Increased compensation for NHS tainted blood victims

Blood bag
Image caption More than 4,300 people across the UK were infected by contaminated NHS blood products

Welsh people who contracted hepatitis C from contaminated blood from the NHS will receive extra compensation.

Health Minister Edwina Hart said a one-off payment will rise to £50,000 for people with the most serious related diseases.

There will also be an annual payment of £12,800 for patients with hepatitis C from blood transfusions who develop serious liver disease.

It follows a similar decision in England and Scotland.

Almost 4,300 people across the UK, mainly haemophiliacs, were infected after being treated in the 1970s and 80s.

The Welsh Assembly Government's plans match those announced by the Department of Health for England in January, and the Scottish Government last week.

Currently, anyone with chronic hepatitis C contracted from contaminated blood receives a one-off payment of £20,000.

Another £25,000 is paid to those who go on to develop serious liver disease, such as cirrhosis or liver cancer.

The new provisions include doubling the one-off payment made to those with the most serious hepatitis C-related diseases to £50,000.

The annual payments will rise in line with the cost of living.

Mrs Hart said: "Having spoken to a number of people affected by contaminated blood, I am acutely aware of the difficulties they have faced by no fault of their own.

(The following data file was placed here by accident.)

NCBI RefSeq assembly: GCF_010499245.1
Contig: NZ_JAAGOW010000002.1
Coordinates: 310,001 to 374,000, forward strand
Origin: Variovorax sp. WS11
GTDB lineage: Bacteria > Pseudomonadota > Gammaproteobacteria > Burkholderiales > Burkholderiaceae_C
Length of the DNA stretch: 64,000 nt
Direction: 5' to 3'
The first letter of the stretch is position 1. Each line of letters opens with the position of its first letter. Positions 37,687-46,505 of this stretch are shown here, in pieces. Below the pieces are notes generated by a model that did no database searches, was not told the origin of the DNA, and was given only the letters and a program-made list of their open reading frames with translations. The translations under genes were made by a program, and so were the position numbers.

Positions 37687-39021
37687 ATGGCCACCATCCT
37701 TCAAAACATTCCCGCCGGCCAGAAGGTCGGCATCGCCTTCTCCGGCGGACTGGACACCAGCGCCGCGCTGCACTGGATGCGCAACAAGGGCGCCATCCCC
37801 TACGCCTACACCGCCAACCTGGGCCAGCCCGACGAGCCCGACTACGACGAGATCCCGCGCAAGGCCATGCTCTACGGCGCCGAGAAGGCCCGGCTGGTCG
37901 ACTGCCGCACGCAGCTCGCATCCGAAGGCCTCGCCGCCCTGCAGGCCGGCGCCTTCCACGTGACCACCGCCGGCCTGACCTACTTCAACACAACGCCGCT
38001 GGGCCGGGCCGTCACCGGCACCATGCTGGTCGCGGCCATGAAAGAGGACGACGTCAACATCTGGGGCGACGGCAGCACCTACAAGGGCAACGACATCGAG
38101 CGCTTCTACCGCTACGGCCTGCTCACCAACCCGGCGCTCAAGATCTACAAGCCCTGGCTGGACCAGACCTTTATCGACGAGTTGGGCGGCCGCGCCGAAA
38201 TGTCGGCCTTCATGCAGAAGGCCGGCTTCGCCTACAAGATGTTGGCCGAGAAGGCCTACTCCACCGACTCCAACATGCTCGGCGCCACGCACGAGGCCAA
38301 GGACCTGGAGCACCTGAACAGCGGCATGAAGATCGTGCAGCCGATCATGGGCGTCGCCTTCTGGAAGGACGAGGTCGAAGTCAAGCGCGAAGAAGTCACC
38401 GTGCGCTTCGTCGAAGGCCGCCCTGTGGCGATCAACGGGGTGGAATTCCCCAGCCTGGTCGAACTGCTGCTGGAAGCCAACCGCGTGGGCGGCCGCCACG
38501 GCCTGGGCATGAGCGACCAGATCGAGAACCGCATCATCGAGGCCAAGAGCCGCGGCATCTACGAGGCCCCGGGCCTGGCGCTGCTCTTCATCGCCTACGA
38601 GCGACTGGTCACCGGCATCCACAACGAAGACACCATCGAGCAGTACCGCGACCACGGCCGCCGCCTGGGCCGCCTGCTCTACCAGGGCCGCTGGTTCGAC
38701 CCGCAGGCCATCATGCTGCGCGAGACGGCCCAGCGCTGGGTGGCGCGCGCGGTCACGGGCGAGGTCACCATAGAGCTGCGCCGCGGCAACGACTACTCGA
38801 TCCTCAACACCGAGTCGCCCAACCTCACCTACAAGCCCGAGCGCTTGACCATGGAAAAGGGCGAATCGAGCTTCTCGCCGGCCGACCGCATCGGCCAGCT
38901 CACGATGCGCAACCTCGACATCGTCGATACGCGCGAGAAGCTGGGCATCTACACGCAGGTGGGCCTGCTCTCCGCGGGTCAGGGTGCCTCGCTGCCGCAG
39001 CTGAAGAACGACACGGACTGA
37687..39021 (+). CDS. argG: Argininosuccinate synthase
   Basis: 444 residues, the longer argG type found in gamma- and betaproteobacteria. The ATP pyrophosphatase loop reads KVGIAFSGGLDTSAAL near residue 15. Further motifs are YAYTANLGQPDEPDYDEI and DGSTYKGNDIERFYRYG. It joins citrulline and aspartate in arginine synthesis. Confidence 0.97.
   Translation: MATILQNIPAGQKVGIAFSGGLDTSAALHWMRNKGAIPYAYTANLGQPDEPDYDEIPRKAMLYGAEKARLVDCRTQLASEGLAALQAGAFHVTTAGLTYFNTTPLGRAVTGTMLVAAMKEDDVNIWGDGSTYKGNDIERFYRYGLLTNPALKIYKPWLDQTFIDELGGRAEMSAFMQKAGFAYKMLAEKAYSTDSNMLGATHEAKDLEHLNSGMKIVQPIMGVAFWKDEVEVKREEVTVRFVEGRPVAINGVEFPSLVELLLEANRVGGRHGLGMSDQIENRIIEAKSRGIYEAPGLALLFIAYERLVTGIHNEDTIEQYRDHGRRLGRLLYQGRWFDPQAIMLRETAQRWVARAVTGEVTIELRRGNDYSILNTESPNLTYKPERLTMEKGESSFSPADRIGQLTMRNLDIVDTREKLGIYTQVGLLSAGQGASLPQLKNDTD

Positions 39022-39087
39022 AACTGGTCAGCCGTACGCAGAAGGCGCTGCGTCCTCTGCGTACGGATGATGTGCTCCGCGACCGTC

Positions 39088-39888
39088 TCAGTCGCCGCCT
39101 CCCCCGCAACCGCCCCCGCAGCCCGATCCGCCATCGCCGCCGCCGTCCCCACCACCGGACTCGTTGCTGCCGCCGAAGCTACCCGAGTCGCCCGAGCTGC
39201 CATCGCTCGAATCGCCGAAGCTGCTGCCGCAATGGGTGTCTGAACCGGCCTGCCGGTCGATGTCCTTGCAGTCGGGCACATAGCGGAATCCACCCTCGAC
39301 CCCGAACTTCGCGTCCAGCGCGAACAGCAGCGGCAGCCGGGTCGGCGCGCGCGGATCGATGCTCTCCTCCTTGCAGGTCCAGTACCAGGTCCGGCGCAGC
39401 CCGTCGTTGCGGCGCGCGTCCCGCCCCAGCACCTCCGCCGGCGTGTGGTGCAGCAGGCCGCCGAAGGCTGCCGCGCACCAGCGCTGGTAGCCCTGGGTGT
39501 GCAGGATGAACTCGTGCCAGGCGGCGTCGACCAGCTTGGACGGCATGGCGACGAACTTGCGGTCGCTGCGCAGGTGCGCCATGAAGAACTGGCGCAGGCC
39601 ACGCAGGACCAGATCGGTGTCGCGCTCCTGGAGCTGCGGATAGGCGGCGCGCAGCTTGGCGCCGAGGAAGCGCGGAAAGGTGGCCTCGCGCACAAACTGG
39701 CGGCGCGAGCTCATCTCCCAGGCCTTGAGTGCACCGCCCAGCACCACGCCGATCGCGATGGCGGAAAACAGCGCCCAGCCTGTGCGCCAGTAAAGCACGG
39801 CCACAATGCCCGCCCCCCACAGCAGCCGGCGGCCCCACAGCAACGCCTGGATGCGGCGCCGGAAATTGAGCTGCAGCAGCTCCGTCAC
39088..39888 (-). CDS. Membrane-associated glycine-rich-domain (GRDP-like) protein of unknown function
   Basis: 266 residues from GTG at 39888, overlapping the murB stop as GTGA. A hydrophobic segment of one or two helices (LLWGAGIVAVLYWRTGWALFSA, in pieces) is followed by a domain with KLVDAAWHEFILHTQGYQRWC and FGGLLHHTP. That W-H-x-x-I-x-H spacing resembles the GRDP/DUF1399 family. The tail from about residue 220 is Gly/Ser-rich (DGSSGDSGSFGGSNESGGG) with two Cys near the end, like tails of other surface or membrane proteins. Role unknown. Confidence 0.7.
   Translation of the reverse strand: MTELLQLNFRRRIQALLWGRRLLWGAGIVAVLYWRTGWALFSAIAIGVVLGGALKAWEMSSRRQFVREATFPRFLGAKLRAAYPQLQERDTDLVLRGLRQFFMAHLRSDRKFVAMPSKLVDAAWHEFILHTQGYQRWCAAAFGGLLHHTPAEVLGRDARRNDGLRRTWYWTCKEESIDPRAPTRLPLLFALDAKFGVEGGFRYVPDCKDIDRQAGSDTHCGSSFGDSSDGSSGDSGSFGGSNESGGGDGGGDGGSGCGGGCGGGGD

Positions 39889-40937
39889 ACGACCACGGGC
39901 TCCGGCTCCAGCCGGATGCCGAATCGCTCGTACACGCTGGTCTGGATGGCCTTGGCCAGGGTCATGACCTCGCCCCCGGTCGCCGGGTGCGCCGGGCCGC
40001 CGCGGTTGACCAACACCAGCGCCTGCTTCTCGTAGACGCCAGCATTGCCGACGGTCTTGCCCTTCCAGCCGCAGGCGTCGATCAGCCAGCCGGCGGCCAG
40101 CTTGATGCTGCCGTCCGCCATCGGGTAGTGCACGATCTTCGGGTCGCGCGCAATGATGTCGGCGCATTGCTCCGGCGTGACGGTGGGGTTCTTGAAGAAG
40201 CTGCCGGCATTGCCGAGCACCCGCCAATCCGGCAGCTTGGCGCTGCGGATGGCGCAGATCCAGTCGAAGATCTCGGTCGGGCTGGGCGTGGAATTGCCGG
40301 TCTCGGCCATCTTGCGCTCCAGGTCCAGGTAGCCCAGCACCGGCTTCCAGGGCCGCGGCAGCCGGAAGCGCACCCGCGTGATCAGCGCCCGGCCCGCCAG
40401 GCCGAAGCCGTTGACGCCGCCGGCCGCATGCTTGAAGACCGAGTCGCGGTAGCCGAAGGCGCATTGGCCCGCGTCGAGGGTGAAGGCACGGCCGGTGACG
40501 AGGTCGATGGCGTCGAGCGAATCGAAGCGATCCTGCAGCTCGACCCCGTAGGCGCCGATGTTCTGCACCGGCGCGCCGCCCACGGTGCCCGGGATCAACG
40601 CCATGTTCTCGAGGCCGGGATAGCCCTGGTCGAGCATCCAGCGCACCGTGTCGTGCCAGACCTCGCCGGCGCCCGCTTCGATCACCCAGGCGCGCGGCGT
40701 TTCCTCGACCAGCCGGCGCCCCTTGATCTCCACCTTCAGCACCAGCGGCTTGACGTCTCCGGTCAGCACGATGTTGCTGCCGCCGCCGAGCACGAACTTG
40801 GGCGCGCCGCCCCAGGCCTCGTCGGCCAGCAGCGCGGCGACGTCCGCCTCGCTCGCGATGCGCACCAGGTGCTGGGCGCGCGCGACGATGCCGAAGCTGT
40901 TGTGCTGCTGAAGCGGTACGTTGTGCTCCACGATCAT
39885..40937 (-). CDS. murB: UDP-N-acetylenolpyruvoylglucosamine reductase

"Following my discussions with patient groups, I have decided that it would have been inequitable not to implement a comparable package here in Wales."

She said it was difficult to give a precise figure, but it could provide £6m of additional support to victims and their families over the next assembly term.

"This, I hope, will go some way in helping to improve the lives of those tragically infected with hepatitis and/or HIV by contaminated blood products," she said.

'Reduce the risk'

"People who need life-saving blood should have confidence in the safety of blood products under the current system, as there have been significant changes since the late 1970s and 80s to make the system safer.

"This will reduce the risk of such a tragedy occurring again."

Liberal Democrat health spokeswoman Veronica German said: "I am thrilled to see that the government has listened to our calls and is now providing compensation which is the same as England.

"I am also glad to see that the government has not included a date by which to claim compensation for those who have already died.

"However this statement is only the first step. I will be campaigning strongly to tackle other injustices that have occurred because of this incident."

However, Lynne Kelly, whose cousin Leigh Sugar died after contracting Hepatitis C from contaminated blood, and who has other cousins with the infection, said the measures did not go far enough.

'Falls far short'

"We welcome the announcement but are disappointed that stage one sufferers are excluded," said Ms Kelly, a trustee of the UK Haemophilia Society, whose sons have haemophilia.

"We feel it's a move in the right direction and it does address some people who are in extreme poverty but for many others it won't be anywhere near what they were hoping for."

She said the £12,800 figure for patients with hepatitis C was "nowhere near enough".

"It is only half of the annual minimum wage, and most of these people have had a good standard of living previously.

"Bear in mind that they received this virus through NHS blood products through no fault of their own. We feel it falls far short on every account."

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